Haiku Death Match Held -- Vanfosson Emerges Victorious

Haiku Death Match Held -- Vanfosson Emerges Victorious
Jacklyn Larew, student intern

What do you get when you combine a “death hat”, 90 seconds, and 17 syllables? The Fifth Annual Haiku Death Match!

This fall, the Death Match went eleven rounds as three combatants battled to combine 17 syllables into a winning haiku. Haiku is a major form of Japanese verse written in 17 syllables divided into three lines of five, seven and five syllables. 

For the first time this year, the combatants were three FSU alumni: Jason Vanfosson, Angela Rehbein and Molly Born. After topics were selected from the “death hat” by the Master of Ceremonies, Jack Hussey, their poems faced the judgment of former Death Match combatants: “Mighty Podman” Adam Podlaskowski, Assistant Professor of Philosophy; Fran “Capt’n” Kirk, Associate Professor of Communication and Theatre; and current title holder, Chris “The Godmutha” Lavorata, Provost and Vice President for Academic Affairs.         

After an eleventh-round tiebreaker Fairmont State University alumnus Jason Vanfosson,“Sgt. Jason Van Gothsome”, emerged victorious over two fellow alums and was named the 2012 King of Haiku.

Angela Rehbein, “Punny Honey”, came in second place.  Molly Born, “The Molly Born Ultimatum”, came in third place.

This year’s haiku topics included cheese, love, liquor or beer, zoo animals, fishnets, skin, menopause, your mom, Haiku Death Match, “Moby Dick” and “50 Shades of Grey.”

All of the combatants agreed that menopause was the most challenging topic to write about in a haiku. “The worst one was menopause. I really struggled with that one,” Rehbein said. However, it wasn’t the only topic the combatants found challenging to write about.

“‘Moby Dick’” was really hard for me because I haven’t read the book,” Born said. Although it was a tough one for Born, it was easy for Vanfosson. “‘Moby Dick’ was my favorite. It’s going to be a chapter in my dissertation,” he said.

Vanfosson is currently attending graduate school at Western Michigan University and is working toward a Ph. D. He graduated from FSU in 2009 with a Bachelor of Arts degree in English. He added, “I think all of the alumni served all of their classes very well [at the haiku death match]. I’m very proud to represent the class of 2009.”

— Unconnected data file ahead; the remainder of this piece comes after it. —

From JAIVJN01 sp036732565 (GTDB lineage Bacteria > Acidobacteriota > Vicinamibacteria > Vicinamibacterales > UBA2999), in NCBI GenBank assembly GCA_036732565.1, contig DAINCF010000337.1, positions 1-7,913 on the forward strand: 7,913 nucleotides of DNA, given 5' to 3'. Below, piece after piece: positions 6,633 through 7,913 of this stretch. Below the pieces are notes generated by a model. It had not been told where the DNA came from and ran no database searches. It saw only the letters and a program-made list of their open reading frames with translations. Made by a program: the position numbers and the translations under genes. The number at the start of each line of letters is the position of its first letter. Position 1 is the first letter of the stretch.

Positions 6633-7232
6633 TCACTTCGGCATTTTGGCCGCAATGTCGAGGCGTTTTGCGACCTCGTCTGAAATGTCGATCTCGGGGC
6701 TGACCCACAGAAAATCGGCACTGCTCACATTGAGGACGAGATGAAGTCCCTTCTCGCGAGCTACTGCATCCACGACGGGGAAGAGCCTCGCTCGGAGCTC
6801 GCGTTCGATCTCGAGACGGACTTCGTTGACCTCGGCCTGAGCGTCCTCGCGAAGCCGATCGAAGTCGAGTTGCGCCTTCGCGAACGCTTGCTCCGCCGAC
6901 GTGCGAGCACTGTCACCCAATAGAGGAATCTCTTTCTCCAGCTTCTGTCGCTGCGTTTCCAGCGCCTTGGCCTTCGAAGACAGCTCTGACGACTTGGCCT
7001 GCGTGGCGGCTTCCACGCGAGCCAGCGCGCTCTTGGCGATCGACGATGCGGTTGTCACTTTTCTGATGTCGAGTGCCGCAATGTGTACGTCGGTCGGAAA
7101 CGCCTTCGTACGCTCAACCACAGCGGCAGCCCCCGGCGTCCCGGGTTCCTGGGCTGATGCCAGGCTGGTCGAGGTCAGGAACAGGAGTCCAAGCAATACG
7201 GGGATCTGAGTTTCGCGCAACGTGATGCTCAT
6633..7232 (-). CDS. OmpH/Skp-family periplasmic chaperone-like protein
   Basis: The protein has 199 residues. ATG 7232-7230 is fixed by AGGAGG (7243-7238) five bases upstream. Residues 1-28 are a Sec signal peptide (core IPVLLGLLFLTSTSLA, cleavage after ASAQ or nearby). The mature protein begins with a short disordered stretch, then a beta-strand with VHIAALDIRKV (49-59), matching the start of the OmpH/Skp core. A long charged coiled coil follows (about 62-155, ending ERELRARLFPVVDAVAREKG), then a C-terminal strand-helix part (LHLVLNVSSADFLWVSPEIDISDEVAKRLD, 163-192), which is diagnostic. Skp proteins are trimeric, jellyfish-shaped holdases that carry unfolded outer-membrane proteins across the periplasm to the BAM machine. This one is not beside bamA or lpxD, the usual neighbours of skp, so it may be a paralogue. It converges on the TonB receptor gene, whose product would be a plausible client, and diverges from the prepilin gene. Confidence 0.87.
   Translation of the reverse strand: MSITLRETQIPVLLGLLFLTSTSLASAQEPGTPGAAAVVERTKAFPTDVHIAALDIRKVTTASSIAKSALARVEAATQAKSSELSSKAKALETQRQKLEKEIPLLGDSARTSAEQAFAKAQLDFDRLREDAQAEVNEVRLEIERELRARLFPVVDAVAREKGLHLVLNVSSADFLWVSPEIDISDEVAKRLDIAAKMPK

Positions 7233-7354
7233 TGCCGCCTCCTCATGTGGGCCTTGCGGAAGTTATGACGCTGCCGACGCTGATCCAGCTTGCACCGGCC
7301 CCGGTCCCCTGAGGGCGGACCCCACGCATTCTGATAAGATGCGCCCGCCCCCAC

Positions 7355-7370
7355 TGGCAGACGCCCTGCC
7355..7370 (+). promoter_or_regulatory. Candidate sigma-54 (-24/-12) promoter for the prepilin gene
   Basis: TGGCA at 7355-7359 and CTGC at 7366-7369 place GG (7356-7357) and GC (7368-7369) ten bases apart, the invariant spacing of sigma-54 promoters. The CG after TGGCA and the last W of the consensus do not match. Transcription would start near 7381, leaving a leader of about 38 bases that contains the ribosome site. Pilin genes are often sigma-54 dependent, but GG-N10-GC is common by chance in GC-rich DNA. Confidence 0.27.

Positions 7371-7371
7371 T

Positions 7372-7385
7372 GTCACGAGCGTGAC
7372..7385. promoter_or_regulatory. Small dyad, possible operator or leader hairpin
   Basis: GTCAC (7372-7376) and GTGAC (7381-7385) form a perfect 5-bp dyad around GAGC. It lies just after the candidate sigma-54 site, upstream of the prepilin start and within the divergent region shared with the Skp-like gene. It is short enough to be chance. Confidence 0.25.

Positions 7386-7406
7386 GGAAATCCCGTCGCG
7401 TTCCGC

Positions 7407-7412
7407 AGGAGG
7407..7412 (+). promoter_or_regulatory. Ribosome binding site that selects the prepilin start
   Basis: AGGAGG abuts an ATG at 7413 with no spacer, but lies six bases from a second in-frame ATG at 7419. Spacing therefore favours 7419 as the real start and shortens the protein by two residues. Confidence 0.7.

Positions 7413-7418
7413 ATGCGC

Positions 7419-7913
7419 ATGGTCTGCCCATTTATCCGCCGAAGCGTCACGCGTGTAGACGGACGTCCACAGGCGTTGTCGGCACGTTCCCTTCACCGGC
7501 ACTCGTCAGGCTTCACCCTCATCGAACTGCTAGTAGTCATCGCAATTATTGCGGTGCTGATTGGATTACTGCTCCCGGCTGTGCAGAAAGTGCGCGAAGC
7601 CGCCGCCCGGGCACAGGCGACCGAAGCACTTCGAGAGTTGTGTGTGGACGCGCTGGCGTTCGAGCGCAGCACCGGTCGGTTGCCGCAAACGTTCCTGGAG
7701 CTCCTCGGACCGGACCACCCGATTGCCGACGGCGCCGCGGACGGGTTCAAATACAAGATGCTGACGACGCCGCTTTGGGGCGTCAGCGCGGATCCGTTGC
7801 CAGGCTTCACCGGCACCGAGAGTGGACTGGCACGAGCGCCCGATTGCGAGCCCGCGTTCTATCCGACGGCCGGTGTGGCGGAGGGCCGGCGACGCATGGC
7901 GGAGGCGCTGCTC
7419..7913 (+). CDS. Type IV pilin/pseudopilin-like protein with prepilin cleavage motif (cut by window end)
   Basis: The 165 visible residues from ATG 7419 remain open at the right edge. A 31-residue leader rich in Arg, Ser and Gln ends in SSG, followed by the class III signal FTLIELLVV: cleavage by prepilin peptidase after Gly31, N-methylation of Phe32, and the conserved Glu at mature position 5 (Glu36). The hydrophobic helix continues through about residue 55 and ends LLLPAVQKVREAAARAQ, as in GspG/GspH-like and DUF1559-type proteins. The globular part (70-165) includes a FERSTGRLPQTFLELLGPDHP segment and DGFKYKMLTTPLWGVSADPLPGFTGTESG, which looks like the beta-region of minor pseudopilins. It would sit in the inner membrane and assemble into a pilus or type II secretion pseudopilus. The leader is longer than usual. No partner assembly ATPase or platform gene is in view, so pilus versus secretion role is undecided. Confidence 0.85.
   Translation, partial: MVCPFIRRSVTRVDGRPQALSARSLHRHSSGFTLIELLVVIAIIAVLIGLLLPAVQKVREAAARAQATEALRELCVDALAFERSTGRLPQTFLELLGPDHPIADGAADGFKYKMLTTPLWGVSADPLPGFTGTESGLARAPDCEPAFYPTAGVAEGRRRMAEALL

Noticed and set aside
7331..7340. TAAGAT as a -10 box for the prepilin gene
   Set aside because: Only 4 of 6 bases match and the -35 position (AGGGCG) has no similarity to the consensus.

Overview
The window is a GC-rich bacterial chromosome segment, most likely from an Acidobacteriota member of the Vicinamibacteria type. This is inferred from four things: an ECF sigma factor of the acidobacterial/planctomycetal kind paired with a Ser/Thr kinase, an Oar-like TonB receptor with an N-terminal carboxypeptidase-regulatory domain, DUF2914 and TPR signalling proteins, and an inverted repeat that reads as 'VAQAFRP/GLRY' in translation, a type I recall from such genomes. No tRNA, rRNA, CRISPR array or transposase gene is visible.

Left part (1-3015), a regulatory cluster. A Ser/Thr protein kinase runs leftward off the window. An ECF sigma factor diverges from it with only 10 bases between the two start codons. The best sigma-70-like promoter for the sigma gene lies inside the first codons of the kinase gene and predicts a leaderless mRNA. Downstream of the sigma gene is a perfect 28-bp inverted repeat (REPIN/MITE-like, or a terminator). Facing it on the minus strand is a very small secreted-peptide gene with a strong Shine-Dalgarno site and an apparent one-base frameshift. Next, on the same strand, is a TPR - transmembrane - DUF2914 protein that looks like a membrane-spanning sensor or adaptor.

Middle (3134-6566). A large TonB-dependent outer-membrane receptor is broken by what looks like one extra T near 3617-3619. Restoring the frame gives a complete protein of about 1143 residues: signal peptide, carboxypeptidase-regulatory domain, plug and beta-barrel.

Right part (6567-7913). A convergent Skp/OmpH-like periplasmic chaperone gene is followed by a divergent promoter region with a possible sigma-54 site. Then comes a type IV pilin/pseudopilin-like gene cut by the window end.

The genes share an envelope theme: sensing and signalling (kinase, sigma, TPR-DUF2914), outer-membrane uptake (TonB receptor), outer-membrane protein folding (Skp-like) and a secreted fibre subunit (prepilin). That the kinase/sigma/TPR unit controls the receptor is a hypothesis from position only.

He has been involved with the haiku death matches since their very beginning. “I was actually a part of the very first haiku match. I hosted and I tried to stay involved. I try to come back every year for this because I helped create it with Elizabeth Savage,” Vanfosson said.

Dr. Elizabeth Savage, Professor of English, helped create the event.       

“It’s been a vision I’ve had from the beginning that students would at least eventually become participants, and I’m hoping this will operate as a kind of bridge that will encourage students to consider entering the competition,” Savage explained.

Unlike Vanfosson, Rehbein had never been to a match before. “I didn’t know what to expect. It was probably just about as rowdy as I thought it would be,” Rehbein said.

Rehbein graduated in 2002 with a Bachelor of Arts degree in English. She is now a faculty member at West Liberty University as an assistant professor of English in the Humanities Department.

Like all of the alumni, Rehbein was honored to be a part of the competition. “I have a lot of fond memories of being here at Fairmont State. I loved my time here, and I was really happy to come back,” she said.

Born graduated in 2010 with a Bachelor of Arts degree in French. She currently works at the “Pittsburgh Post-Gazette” as a reporter. “Elizabeth invited me and I haven’t been on campus for awhile. I live in Pittsburgh, but it’s a couple of hours away and I hadn’t been home in awhile. I really wanted to come back and see everyone and see all these professors that helped me get where I am,” Born said.   

All of the combatants praised the event. Born added, “I love that it’s interdisciplinary. The judges are from all different parts of the University and have been contestants in the past.”

The Haiku Death Match organizer, Dr. Elizabeth Savage, is a Professor of English in FSU’s College of Liberal Arts. Jack Hussey is an author and retired as a faculty member in the College of Liberal Arts. Chris Lavorata is FSU’s Provost and Vice President for Academic Affairs. Fran Kirk is an Associate Professor of Communication and Theatre in the FSU School of Fine Arts. Adam Podlaskowski is an Assistant Professor of Philosophy in the College of Liberal Arts.